Craig Whitney laughs. “This is the longest I’ve ever been away from West Valley,” he says.
A teacher and coach of two sports at West Valley High School, Whitney can’t even go to the school during the current shutdown due to the coronavirus pandemic.
“Right now, it’s still golf season,” he explains. “I just picked up some golf apparel we ordered for the team – T-shirts and sweatshirts, things like that. I will try to distribute that to my kids.”
The spring season has been canceled. There will be no Great Northern League golf tournament for Whitney’s Eagles this season. No state golf tournament either, although area golf courses will reopen with some new safety regulations in place beginning May 5.
“I feel for these seniors,” he said. “They’ve worked so hard. But they don’t get to do graduation, don’t get to have a senior prom. It’s not fair.”
The way forward is unclear.
Whitney and the rest of the staff at West Valley High still teach classes online, but how long that will be the case is anyone’s guess.
When you teach physical education, like Whitney does, it’s more of a challenge making sure students are actually doing the work.
When it comes to his other coaching job, as WV’s football coach, the way forward is just as unclear.
“I’m mostly just concerned that we have school in the fall,” he said. “No one knows.
“Everybody is in the same boat, and we’re in uncharted waters. Everybody is trying to figure this out as we go forward.”
Whitney’s son, Connor, is charting those same waters.
Heading into his junior season as a tight end at the University of Idaho, he finds himself at home with his family instead of Moscow with his teammates wrapping up spring workouts and heading to the weight room to prepare for the start of fall turnouts.
Coach Paul Petrino and his staff maintain contact with players through video conferencing to hold virtual team meetings.
“We’ve been treating every week like it’s a game week,” Connor said. “Last week was Eastern Washington, so we went through it just like we would if we were playing them. Everyone has been able to download the software to go over film of our game with them last year and look for ways to get better.”
If he was on campus, Whitney would have access to the Vandals’ state-of-the-art weight room to help hone his body for the coming season. Instead, he’s in the family basement making do with what he has – just as all of his teammates are doing.
“I’m lucky. I have a squat rack in my basement, and I’ve been doing what I can with that,” he said. “About three times a week I go to my dad and ask him to help me design a new workout for a different body part. That’s helped a lot.
“It’s kind of on the honor system. We have been staying in touch with each other and trying to make sure we’re all doing what we can to get ready.”
Improvising and taking an innovative approach to getting ready for a football season that is not guaranteed to happen is the new norm.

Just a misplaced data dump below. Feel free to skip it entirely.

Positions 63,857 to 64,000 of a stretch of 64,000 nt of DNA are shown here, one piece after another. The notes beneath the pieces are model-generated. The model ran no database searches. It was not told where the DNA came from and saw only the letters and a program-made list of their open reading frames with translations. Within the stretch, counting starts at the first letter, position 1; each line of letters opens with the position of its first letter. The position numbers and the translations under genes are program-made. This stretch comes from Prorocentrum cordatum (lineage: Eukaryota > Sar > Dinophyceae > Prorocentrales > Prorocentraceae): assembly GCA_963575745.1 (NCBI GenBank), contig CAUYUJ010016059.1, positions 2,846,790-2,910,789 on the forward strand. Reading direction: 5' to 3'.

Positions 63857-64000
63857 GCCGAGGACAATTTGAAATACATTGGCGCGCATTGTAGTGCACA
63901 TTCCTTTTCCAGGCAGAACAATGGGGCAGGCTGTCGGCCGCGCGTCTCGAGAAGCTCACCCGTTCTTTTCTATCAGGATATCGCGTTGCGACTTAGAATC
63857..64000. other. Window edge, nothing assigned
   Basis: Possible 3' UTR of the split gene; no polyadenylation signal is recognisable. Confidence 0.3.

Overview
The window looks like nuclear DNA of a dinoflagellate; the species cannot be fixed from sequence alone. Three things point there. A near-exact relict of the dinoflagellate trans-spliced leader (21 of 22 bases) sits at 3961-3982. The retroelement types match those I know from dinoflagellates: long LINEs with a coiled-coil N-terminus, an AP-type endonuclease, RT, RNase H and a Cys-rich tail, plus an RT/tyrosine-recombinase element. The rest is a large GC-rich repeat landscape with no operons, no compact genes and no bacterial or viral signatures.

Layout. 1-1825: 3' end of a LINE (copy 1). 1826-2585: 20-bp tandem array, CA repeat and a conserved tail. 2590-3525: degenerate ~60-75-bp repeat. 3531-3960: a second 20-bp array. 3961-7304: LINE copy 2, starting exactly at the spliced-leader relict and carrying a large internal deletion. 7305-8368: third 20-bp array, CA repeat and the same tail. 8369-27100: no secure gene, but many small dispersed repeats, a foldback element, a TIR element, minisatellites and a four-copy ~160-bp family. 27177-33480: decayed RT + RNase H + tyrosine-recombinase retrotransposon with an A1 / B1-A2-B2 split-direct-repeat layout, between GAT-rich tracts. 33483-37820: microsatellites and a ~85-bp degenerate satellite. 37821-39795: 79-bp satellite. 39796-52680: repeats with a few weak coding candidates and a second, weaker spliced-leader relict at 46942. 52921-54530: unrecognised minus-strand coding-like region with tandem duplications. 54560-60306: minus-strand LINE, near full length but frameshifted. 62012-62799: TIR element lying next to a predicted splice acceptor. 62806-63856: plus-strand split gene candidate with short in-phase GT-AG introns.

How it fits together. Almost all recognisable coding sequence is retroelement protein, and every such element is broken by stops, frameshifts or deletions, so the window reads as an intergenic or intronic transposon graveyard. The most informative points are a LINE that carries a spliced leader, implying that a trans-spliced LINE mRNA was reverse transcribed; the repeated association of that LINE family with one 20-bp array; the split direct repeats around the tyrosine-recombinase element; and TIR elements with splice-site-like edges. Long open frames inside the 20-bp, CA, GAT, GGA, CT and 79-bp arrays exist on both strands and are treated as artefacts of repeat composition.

In a normal spring, having a new head football coach at Washington State would mean the new recruiter for the Greater Spokane area would have already stopped by to shake hands with every high school coach in the area and begun the hunt for future Cougars.
“He’s already been in touch, just not in person,” Craig Whitney said. “Spring is when they do a lot of recruiting, and they’ve been in touch, looking for players and asking for information.”
Football camps are a big part of summer for a high school coach. Most of those have been canceled, Craig Whitney said. Those that have been clinging to hope are few and will likely pull the plug soon. As it stands now, summer weight-lifting programs and speed workouts – a staple for most high school teams – are on hold. Even team meetings are off limits until further notice.
All a high school coach can do is keep his fingers crossed and wait for the situation to change.
College players stay in touch with each other – checking in with each other the way families maintain ties with one another during trying times.
Meanwhile, Connor Whitney keeps himself busy. His family planned to replace the deck in the backyard. He used that as an opportunity to grab a sledgehammer and do some demolition to get in an extra workout. He’s helped out friends and is about to tear out a hardwood floor for his neighbors.
“Everybody heard that there’s a college football player around, and they’re keeping me busy,” he said, laughing. “It’s fun and it’s a good workout.”
Watching the news is a challenge for both father and son. News about the pandemic has them hopeful for a return to normal one minute and, the next, convinced the shutdown will continue well into the fall.
“I look at the news this way,” Connor said. “Until I hear that the season is canceled, I’m going to keep working as hard as I can to be ready to go on Day 1. That’s pretty much all I can do right now.”
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